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  1. Education

'Thug Notes' delivers the innovation needed in education

Published Sep. 4, 2013

'Thug Notes' begins like a Saturday Night Live skit: orchestral music, script fonts and the camera panning past leather-bound literary classics all lead up to — a doo rag-wearing black man who greets viewers with, "What's happening, B? This week, we're keeping it classy with Pride and Prejudice by Jane Austen."

This host, Sparky Sweets, Ph.D., proceeds to summarize Austen's novel with hip-hop parlance that's peppered with vulgarity and insensitive albeit deftly comical references. Sweets says the book tells the story of, "Elizabeth Bennett and her fine sisters." He refers to Darcy and Bingley as "hood-rich cats" and Wickham as a "smooth-talking soldier boy."

After the summary, however, comes insightful analysis. A few of my friends who watched the video said they now had greater understanding of the book — and wished that "Thug Notes" had been around when they were in high school.

"For some academics, I worry they're not aiming to make the themes of literature universal," said Sweets, who's portrayed by actor Greg Edwards but stayed in character to answer questions.

"But the truth is, the gift of literature is universal in meaning and should be made accessible to everyone on every plane. So, "Thug Notes" is my way of trivializing academia's attempt at making literature exclusionary by showing that even high-brow academic concepts can be communicated in a clear and open fashion."

So the question is obvious: Could this comical YouTube series, which has grown in popularity since debuting earlier this year, be used as an actual educational tool? The short answer: yes.

The edgy approach captivates young people and many students would feel like teachers are trying to speak to them instead of at them. As for the language, it's coarse, but no different than what they hear in hip-hop songs every day on the radio.

Of course, you can't suggest "Thug Notes" be used in a high school setting without drawing ire. Its crude edges would strike some as offensive, while others would loudly lament how the presentation trades on the "gangster" stereotype that we need to move away from, not promote.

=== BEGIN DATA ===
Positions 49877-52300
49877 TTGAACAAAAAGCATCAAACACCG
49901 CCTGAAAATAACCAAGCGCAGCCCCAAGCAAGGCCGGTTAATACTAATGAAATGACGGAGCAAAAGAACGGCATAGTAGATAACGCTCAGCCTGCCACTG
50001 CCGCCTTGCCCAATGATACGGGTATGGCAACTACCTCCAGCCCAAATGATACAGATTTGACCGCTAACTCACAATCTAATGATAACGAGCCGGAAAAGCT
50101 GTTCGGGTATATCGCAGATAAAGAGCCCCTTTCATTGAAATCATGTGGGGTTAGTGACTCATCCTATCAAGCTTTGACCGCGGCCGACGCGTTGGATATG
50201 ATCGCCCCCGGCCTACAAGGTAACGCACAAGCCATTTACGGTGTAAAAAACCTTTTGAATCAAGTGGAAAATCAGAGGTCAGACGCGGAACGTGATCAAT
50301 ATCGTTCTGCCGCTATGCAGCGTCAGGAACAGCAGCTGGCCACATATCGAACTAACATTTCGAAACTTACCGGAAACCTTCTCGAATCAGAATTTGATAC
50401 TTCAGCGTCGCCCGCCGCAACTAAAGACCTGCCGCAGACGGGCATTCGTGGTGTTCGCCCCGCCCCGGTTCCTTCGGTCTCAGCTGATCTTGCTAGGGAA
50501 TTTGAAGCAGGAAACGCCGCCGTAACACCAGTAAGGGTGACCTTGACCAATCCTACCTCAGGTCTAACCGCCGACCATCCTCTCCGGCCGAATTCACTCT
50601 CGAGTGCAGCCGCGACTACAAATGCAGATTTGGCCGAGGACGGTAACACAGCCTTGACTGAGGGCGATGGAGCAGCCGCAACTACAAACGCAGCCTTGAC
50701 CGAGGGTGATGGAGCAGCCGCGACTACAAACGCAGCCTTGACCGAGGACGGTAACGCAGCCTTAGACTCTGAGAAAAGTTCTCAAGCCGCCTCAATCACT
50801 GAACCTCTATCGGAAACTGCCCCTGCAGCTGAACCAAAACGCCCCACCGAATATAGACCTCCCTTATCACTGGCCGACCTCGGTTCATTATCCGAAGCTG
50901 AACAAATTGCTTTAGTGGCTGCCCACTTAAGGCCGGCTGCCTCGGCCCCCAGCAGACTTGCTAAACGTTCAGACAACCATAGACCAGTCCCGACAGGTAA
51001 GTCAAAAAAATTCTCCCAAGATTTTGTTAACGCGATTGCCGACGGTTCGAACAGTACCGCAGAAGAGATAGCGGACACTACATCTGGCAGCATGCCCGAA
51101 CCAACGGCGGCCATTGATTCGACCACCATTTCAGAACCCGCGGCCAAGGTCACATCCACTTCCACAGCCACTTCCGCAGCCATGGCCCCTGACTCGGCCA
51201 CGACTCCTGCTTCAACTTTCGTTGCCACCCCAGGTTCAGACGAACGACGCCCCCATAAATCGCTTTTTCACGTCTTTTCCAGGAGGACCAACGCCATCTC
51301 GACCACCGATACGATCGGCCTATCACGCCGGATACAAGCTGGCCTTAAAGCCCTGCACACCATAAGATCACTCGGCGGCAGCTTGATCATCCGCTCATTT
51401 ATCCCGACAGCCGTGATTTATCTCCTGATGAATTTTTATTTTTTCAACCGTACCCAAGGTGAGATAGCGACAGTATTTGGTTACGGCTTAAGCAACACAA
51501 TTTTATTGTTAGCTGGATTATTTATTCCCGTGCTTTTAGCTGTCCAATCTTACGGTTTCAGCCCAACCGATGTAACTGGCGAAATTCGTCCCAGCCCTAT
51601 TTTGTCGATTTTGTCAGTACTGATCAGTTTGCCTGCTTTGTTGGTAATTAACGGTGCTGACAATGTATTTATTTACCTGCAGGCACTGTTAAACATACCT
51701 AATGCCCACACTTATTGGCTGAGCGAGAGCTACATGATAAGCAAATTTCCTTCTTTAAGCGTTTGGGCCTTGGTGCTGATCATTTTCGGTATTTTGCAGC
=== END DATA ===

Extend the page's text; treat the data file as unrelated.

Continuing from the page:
But in a state that continues to struggle with a high dropout rate, a subpar graduation rate and a staggering achievement gap, I would argue a greater good could come from its use. If it can be used as a tool to impact these specific areas, the end would justify the means.

So I see "Thug Notes," at the very least, being used as a tool for intensive reading classes with at-risk groups — students who have been identified as likely candidates to fail the FCAT or other comprehensive tests. It also would have to be used judiciously, for a number of reasons.

Teachers would need to explain that the stereotype is being used for comedic effect, to grab the attention of students. As Sweets said: "A student's attention is not charity. They will not volunteer their attention simply because the teacher is an authority figure."

Also, you wouldn't want to discourage kids from doing the actual reading. "Thug Notes" would have to be designated as a tool to help students grasp the themes and, ideally, lead to improving their interpretative skills. You could compare and contrast Sweets' comical takes to what's actually in the book.

But it can't be used as a substitute because the reading passages on standardized tests won't be written with slang. Ultimately, the student would need to learn how the creators of "Thug Notes" went about understanding the classics and develop those same skills.

It might help if students were assigned the task of creating their own videos to communicate a book's themes and values — inviting them to use whatever character or language they believe would best deliver the message to other students.

In the end, the argument raises a larger point.

As we continue to struggle with keeping kids in school and improving their performance, novel approaches need to get more consideration. Improving parental involvement and better learning environments in the home is a goal, but we can't forsake the need to reach those students who chose the wrong parents and ended up with moms and dads either too busy or too apathetic to engage them and help them succeed.

The one-size-fits-all approach clearly isn't working for all. "Thug Notes" is just that, and if it didn't skirt the edges of good taste, I'm not sure it would have caught my attention or captivated so many students.

Maybe that's why YouTube is working with the producers to make these videos a more substantial asset for teachers and students.

That's all I'm saying.

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